FG's glaring omission on garda stations
It has been said that statistics can be as hard to swallow as they are to digest.
Perhaps nowhere is this more true, then when dealing with crime figures. Earlier this year Justice Minister Frances Fitzgerald found herself on the back foot having claimed on national radio that burglaries had dropped since 2014, despite statistics showing a year-on-year rise. At the time she was accused of being in a state of denial. Yesterday, the CSO published national figures on crime which showed a slight dip in burglaries (from 27,635 in 2014, to 26,246 in 2015). Nothing to shout about; and certainly nothing to vindicate the disastrous "thinking" that informed the decision to close 131 Garda stations since 2011. Even as the CSO was revealing its figures, in another part of the forest, Fine Gael was unveiling a five-page document on crime prevention and justice. This was circulated to Independent deputies at the talks aimed at forming a government.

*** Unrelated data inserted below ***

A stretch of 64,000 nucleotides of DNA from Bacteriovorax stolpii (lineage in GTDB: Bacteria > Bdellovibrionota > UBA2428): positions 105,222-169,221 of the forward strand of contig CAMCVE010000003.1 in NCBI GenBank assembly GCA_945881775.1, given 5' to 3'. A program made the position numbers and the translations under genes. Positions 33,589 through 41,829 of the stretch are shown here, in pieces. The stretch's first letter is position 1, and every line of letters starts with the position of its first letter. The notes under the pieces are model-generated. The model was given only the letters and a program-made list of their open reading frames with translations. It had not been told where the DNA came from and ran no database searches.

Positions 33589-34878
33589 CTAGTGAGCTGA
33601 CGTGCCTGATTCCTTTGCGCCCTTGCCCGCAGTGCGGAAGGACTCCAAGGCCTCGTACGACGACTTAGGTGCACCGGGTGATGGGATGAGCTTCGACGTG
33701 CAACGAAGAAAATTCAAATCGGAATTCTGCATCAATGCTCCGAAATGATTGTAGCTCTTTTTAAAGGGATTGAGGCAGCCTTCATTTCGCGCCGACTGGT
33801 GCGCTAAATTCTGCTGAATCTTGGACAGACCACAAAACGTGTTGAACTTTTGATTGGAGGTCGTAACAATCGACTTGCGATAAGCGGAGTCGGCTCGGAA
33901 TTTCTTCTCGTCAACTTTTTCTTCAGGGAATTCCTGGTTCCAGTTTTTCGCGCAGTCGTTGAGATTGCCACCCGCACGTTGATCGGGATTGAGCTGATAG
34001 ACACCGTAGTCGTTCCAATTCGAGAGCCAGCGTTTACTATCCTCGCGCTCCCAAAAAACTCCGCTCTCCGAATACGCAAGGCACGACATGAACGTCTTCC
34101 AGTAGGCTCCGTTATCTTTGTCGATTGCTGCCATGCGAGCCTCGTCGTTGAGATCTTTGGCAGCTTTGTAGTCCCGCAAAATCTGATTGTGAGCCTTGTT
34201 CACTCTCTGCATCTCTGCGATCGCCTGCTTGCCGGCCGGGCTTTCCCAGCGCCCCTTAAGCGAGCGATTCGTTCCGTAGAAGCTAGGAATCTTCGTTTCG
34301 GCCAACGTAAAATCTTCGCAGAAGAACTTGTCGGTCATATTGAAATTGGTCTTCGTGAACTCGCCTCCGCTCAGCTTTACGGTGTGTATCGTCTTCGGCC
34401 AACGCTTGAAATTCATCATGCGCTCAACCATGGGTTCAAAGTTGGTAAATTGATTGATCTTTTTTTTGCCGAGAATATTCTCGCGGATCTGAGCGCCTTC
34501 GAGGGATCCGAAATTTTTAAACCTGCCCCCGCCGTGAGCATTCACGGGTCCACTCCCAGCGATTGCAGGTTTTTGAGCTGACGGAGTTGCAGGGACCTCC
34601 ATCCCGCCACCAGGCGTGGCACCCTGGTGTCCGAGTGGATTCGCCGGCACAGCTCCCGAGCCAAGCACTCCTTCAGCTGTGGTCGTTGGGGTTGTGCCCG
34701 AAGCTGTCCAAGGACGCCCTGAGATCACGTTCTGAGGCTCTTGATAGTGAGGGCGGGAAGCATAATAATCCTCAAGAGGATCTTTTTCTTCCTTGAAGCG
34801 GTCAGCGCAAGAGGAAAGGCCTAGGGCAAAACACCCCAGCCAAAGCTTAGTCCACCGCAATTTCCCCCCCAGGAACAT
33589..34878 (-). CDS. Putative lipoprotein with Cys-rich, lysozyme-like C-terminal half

The glaring omission of a commitment to revisit the station closures - a redline issue for many backbench TDs under pressure from constituents concerned about their vulnerability in the face of predatory gangs from the city - betrays a surprising lack of political nous. This is difficult to fathom given Fine Gael's traditional pride in its stance as the party of law and order.